Shakespeare’s plays have long graced the stages of the world, from bittersweet tragedies to upbeat comedies conveying timeless messages about humanity and society. The Palo Alto High School theater department brings a new twist to Shakespeare’s tragedy “Macbeth” with interesting props and a modern setting. “Macbeth” captivated its audience on its Friday premiere through Shakespearean monologues that came to life with light-hearted side characters, a creepy setting and superb acting.
The play revolves around Scottish official Macbeth (senior Ophir Sneh) and his ambitions to rule over Scotland. After three witches visit Macbeth and his acquaintance Banquo (junior Jackson Kienitz) and disclose prophecies of Macbeth’s future rise to king, Macbeth is crowned Thane of Cawdor as the previous title holder is charged with treason. Lady Macbeth (senior Clara Baker/ junior Zoe Sego) convinces Macbeth to follow his royal ambitions by killing King Duncan (senior Daniel Cottrell), which sparks a series of tragedies as Macbeth rules over Scotland with an iron fist.
“Macbeth” comes to life with its talented ensemble cast who take on dynamic roles. Sneh flawlessly showcases Macbeth’s inner moral dilemmas, utilizing dramatic hand motions and lamentations which envelop the audience. Baker displays her wicked ambitions, calling upon God to “fill her with poison” in dramatic monologues that highlight her destructive ways which eventually cause Lady Macbeth and Macbeth’s downfall. Malcolm (junior Dalia van Zyll) and Donalbain (freshman Cecilia Timberg) help set a somber mood after their father’s death, with Malcolm splendidly portraying a level-headed officer aiming to bring down Macbeth’s bloody reign. Macduff (junior Jason Pollak) brings emotion to the stage and dramatizes Macbeth’s cruel regime, while Lady Macduff (junior Zoe Sego/junior Joëlle Dong-Heller) turns the audience against Macbeth in a somber scene depicting the downfall of innocent civilians. Finally, King Duncan adds humor with an extravagant kilt and sets the stage for Macbeth’s descent into hysteria, while Banquo’s sacrifices juxtapose Macbeth’s power-hungry actions.
The costumes and makeup are not only well-done, but emphasize the creepy aspects of the twisted tale. The three witches sport smudged black faces, tangled hair and oversized rags that highlight their gaunt and crazy personalities. Their leader Hecate (junior Nadia Leinhos) exudes power and danger in a long black coat and leather pants, contrasting well with the ragged witches. When three murderers swagger onto the stage, their evil is represented by horrific black makeup and ripped clothing. The nobles, from Banquo to Macduff, fit in with the idea of a modern Scotland in sleek suits and army medals. King Duncan even wears a kilt, much to the delight of the audience, in one of the scenes.
Macbeth’s transition into madness is reflected in his clothing and makeup. Tousled hair and red suits that turn into bloody army clothes mimic his dynamic character. The use of fake blood makes the fighting scenes and deaths life-like rather than overly gory. Furthermore, the clever knives hide fake blood that leaks whenever a character is stabbed.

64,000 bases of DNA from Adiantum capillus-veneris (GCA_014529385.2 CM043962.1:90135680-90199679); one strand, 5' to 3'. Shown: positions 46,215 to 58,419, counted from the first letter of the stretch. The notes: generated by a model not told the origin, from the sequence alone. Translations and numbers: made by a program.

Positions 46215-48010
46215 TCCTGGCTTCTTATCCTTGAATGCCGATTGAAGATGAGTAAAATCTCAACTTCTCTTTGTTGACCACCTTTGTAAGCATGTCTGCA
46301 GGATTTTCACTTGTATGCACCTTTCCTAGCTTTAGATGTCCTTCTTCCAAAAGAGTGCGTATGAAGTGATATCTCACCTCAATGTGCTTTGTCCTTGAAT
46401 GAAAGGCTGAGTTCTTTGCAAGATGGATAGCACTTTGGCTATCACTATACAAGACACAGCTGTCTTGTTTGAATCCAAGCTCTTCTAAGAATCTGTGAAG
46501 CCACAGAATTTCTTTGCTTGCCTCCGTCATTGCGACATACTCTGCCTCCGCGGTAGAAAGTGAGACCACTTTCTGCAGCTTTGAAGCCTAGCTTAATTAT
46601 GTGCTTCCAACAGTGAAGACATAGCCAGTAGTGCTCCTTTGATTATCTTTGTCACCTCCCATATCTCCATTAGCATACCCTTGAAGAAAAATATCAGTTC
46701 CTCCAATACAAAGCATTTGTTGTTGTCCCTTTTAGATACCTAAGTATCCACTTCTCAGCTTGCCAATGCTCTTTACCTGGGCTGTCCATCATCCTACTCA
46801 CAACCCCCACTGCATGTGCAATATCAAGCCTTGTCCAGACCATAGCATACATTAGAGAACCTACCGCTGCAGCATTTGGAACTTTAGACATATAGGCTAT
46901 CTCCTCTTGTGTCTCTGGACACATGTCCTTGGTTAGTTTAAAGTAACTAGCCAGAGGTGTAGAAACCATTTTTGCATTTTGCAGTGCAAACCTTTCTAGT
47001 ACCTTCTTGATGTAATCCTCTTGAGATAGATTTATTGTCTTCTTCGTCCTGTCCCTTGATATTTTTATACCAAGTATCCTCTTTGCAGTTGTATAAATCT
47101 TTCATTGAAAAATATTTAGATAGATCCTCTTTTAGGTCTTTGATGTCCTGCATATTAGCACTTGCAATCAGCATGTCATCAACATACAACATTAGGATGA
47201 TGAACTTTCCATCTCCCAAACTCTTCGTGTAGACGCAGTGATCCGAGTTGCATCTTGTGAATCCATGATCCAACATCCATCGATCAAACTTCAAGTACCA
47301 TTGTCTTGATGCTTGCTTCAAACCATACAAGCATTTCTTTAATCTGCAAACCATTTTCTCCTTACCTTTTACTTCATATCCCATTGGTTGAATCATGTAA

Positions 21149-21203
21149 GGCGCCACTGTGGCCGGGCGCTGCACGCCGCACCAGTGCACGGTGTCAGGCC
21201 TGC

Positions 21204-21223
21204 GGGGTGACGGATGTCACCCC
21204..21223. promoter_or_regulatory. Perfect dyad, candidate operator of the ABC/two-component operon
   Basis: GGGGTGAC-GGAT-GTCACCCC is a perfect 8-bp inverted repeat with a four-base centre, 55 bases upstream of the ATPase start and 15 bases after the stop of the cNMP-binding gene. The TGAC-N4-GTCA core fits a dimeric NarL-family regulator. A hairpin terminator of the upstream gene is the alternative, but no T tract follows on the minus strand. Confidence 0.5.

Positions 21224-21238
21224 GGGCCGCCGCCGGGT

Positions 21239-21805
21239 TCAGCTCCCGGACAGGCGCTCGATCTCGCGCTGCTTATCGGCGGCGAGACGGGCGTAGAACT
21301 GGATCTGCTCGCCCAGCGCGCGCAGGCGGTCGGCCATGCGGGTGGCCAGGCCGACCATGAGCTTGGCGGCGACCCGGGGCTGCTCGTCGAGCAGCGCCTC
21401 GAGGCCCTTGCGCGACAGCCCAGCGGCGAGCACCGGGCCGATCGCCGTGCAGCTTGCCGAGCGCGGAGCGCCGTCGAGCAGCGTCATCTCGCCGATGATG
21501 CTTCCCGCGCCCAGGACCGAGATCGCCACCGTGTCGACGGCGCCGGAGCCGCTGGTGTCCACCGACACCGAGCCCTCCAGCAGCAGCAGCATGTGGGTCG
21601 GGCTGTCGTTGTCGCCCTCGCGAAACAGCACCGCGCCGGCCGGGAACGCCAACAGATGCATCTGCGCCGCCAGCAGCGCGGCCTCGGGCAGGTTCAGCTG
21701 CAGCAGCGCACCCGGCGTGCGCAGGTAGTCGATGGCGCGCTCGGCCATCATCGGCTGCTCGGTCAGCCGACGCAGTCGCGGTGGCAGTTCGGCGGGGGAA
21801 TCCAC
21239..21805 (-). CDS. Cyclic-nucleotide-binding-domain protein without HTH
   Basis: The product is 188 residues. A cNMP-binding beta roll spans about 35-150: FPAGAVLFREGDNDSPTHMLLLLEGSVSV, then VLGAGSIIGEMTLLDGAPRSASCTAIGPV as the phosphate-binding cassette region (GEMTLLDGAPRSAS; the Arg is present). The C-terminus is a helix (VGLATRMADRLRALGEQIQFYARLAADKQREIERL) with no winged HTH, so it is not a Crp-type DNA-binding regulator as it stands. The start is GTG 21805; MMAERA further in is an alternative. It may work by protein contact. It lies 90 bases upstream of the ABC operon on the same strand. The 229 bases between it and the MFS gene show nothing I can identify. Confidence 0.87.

The technology and props in the play are impressive and complex. A news report is projected onto the stage in the beginning of the show, adding a light-hearted tone with the hilarious pictures that indicate how the play is set in modern Scotland. However, the majority of the setting and props fit in with the eerie and grisly undertone of the play. When a fake head is held up in the bloodier scene, the sight is enough to make one recoil. Fog often rolls onto stage, and a siren wails between scenes to make transitions interesting. Red lights add an ominous tone to mystical scenes with witches and hallucinations, while characters use flashlights to show how nighttime is creeping in. When it comes to visions, the bloody ghost of Banquo washed over in red light and children creepily reciting prophecies like puppets are impeccably done. The witches’ cauldron, in the form of a shopping cart, even uses dry ice so it seems like an actual potion is being made.
While the performance was three hours long, the play keeps the viewers actively engaged through comedic moments and some audience interaction. A drunken porter (senior Matthew O’Reilly) elicits laughs as he stumbles over chairs, lamenting about life to the backdrop of a knocking door. He even stumbles into the audience, walking on people’s chairs and making the play more interactive. In addition, actors consistently move throughout the aisles donning tree branches or flashlights, making the audience feel as though they are a part of the play.
“Macbeth” combines stellar acting and intricate technical aspects to create an overall exceptional performance. The audience easily connects with each character’s plights, and comedic moments juxtapose dramatic and well-acted monologues detailing death, drama and deceit. In addition, sensational music, tense duels, and detailed props and sets create the perfect Scottish backdrop on which to base the play. “Macbeth” did justice to the final large-scale play of the Haymarket Theater.
Upcoming performances are at 7:30 p.m. March 4 and March 5. The final performance will be at 2 p.m. on March 6. Tickets are $10 for students and seniors and $12 for adults.